I spent the last three months hiking through the California wilderness. Some notes and photos from the trail.
I spent the last three months hiking through California, mostly on the Pacific Crest Trail.
Between the trail’s southern terminus near the Mexican border, to the small town in Jefferson where I began my journey back south, I walked about 1,700 miles1
(1,670 miles on the PCT from the southern terminus at Campo to the top of the hill near Seiad Valley) + (15 miles from Crabtree Meadow to the top of Mt. Whitney and back) + (30 miles from Tuolumne Meadows into Yosemite Valley via Clouds Rest and Halfdome) - (3 miles because of the logging road shortcut I took going into Castella instead of the official PCT) = ~1,712 miles× Close
The trail was an experience like no other. I met all sorts of fascinating people, savored countless breathtaking views, and enjoyed the gracious hospitality of charming trail towns I passed along the way.
While I’m not planning on hiking any further this summer2
I needed to spend at least 323 days in California this year in order to qualify for in-state tuition at UCLA. Hiking the PCT northbound seemed like a great way to keep me far enough away from airports to ensure I would hit that number (unfortunately, continuing my hike further would defeat my original purpose).× Close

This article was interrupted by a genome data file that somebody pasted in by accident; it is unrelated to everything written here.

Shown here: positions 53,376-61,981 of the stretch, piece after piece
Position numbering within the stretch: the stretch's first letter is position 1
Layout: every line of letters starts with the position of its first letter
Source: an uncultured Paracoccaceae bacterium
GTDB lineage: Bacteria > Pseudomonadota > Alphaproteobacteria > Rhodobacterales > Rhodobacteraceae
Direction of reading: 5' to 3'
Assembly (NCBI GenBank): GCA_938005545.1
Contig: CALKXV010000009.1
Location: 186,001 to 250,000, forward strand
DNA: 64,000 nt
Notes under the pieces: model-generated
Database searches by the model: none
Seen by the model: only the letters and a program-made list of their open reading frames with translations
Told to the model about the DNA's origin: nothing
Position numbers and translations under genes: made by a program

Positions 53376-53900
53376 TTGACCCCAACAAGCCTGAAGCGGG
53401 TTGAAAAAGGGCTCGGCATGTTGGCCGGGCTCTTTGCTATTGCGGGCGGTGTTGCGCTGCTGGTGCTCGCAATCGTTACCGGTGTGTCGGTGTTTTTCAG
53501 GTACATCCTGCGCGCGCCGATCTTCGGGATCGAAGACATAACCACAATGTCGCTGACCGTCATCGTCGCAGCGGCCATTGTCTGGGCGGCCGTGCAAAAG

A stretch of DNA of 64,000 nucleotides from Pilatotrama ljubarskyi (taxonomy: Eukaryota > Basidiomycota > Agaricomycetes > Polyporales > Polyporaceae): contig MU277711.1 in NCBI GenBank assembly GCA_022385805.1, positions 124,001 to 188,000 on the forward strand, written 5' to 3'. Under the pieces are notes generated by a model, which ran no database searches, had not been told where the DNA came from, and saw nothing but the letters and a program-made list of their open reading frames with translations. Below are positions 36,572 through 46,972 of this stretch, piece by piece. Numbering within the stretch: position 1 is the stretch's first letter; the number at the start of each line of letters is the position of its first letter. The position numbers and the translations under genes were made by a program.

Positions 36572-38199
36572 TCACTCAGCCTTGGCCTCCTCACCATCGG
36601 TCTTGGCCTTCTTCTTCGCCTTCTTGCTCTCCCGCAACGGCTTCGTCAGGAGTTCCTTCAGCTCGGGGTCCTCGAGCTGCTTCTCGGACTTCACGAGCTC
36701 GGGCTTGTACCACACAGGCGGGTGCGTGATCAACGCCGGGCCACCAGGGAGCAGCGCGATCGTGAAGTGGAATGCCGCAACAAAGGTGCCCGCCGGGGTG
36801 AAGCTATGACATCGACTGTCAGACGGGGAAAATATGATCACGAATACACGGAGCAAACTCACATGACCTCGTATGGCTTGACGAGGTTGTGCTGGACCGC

, there are still about 1,000 more miles of the PCT left for me through Oregon and Washington. I’m wishing the best to my fellow northbound hikers on their way to the Canadian border, and I look forward to when I can return and finish the trail myself.
A few people have asked me whether I learned anything from my time on trail (having spent so much time in the wilderness and such, I guess). While at this point I could probably go on and on about the minutiae of backpacking3
I met so many experienced backpackers on trail who suggested ways for me to optimize my pack and shed unnecessary weight, especially early on. They helped me shake my carry down to a much more reasonable set of essentials, and I learned a ton from them!× Close
or some of the finer points of California geography…
…to be honest, most of it can be picked up pretty fast after the first few days of hiking (there’s no teacher like experience).
So instead, to keep this brief, here are what I’d consider to be my three most important learnings:
Shoutout to my fellow Wissahickon alumnus Nimay Godbole for inspiring me to hike in the first place — best of luck in your final push to Canada!